When the coalition of Western and Arab allies banded together to fight ISIS, the idea of fighting the good fight was met with a lot of zeal. When Jordanian fighter pilot First Lieutenant Muadh al-Kasasbeh was captured and burned alive by the terror organization, Jordan's King Abdullah vowed "punishment and revenge" and led to the Jordanian King, an accomplished fighter pilot himself, releasing a photo of himself in his flight suit, geared for battle.
The Western world was wowed once more when a female pilot from the United Arab Emirates, Maj. Mariam Al Mansouri, led that country's air war against Daesh. Many in the West aren't familiar with the customs of each individual Arab country, especially when it comes to their views on the rights of women.
"She is a fully qualified, highly trained, combat ready pilot, and she led the mission," Yousef Al Otaiba, UAE's ambassador to the U.S., told MSNBC's "Morning Joe."
"We are in a hot area so that we have to prepare every citizen," Al Mansouri said. "Of course, everybody is responsible of defending their country — male or female. When the time will come, everybody will jump in."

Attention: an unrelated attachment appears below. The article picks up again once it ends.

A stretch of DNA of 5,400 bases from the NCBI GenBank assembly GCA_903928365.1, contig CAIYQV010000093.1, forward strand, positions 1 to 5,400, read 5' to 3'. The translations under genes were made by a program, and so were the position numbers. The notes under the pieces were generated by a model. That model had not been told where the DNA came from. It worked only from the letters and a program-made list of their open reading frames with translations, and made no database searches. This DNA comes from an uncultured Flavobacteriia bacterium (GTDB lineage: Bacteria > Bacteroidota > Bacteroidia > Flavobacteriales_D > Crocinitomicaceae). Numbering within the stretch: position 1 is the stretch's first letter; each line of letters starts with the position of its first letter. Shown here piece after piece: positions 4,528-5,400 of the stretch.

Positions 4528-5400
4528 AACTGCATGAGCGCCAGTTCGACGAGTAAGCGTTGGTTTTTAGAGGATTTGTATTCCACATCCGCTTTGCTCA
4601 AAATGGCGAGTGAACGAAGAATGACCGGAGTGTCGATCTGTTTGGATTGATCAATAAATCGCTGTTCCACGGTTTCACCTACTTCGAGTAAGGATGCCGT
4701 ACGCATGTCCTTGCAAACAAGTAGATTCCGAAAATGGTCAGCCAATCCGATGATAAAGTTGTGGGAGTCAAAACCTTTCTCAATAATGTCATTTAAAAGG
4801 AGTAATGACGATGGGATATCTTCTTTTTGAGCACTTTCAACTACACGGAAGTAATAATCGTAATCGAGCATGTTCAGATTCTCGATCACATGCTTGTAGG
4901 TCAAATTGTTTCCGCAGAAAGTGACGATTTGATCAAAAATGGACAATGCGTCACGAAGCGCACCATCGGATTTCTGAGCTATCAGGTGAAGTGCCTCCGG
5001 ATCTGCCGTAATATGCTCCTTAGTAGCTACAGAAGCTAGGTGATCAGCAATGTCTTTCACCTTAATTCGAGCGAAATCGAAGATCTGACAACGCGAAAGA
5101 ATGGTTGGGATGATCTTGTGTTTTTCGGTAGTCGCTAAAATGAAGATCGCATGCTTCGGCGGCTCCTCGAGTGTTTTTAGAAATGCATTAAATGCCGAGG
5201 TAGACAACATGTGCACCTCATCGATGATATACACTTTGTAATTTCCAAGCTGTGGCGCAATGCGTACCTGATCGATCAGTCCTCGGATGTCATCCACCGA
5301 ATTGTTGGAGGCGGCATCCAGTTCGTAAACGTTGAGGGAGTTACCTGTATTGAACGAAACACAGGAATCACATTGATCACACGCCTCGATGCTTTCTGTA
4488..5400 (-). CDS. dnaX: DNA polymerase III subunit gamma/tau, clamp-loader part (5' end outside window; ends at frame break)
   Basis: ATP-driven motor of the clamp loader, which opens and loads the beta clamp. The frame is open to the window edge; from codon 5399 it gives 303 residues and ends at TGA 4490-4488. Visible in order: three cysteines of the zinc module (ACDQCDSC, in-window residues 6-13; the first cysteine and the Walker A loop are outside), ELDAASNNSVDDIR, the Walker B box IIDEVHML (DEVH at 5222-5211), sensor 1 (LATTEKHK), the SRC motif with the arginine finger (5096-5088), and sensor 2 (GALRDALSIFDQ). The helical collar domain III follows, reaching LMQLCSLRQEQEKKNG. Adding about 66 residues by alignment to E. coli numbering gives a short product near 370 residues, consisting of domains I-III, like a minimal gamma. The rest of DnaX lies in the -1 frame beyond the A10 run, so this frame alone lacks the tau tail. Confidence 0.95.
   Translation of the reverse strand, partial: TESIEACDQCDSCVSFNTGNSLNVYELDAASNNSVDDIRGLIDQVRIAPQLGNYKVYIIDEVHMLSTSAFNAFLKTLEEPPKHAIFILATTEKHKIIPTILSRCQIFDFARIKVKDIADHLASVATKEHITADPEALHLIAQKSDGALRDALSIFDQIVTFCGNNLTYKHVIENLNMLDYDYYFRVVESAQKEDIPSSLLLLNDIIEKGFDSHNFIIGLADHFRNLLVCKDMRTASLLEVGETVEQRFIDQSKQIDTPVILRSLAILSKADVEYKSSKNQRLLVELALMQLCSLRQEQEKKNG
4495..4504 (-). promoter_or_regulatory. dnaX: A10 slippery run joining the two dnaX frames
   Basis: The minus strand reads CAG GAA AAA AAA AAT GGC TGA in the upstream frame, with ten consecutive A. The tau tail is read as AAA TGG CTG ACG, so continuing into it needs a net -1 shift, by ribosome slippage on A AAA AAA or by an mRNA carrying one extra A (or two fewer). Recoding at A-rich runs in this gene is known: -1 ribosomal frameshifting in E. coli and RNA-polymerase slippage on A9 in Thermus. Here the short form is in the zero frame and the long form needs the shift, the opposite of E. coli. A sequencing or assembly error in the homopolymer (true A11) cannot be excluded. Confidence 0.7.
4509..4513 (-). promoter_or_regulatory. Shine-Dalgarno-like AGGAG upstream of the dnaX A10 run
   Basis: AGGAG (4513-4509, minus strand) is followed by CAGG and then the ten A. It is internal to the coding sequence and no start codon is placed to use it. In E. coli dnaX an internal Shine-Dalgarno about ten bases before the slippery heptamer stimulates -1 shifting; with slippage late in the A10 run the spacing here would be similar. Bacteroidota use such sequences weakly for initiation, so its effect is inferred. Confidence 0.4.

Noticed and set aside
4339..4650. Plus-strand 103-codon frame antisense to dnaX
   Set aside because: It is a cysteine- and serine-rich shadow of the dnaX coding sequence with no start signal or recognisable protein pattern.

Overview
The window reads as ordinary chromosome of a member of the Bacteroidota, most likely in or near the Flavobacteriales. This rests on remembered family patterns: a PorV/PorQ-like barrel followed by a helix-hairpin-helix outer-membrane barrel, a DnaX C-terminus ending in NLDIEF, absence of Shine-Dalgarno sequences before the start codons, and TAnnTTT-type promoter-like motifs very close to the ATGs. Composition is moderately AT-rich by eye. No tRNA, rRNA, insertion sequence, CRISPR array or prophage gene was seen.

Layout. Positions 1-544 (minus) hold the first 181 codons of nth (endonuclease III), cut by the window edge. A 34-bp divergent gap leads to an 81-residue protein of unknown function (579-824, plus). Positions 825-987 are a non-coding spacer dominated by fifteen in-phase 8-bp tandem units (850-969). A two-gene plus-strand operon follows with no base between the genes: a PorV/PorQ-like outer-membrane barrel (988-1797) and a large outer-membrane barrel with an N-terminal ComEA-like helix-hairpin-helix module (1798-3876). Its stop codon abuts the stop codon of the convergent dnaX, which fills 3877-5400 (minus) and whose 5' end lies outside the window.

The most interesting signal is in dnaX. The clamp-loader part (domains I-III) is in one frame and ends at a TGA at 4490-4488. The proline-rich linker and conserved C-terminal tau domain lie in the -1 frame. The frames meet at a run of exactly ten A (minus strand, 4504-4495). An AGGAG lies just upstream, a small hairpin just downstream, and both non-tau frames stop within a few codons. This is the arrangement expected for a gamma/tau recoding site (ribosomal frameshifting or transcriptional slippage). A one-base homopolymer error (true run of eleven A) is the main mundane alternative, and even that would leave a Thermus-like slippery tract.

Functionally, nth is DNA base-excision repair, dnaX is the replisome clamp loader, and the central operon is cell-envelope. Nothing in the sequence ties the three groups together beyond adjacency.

The allies still allow U.S. planes to use their bases, but now the Gulf states who spearheaded the effort against ISIS are focused elsewhere. Emirati forces joined Saudi Arabia in fighting Iran-backed Houthi rebels in Yemen. Jordan also joined in the effort in Yemen. Qatar limited its sorties to reconnaissance missions.
"The reason they lack influence, and feel they lack influence in circumstances like Iraq and Syria, with [ISIS]," Carter continued, "is that they have weighted having high-end air-force fighter jets and so forth over the hard business of training and disciplining ground forces and special-operations forces."
According to the Atlantic, the Obama Administration consistently complains about local allies, notably Turkey and the Gulf, expecting the U.S. to fight their regional enemies more than U.S. national security.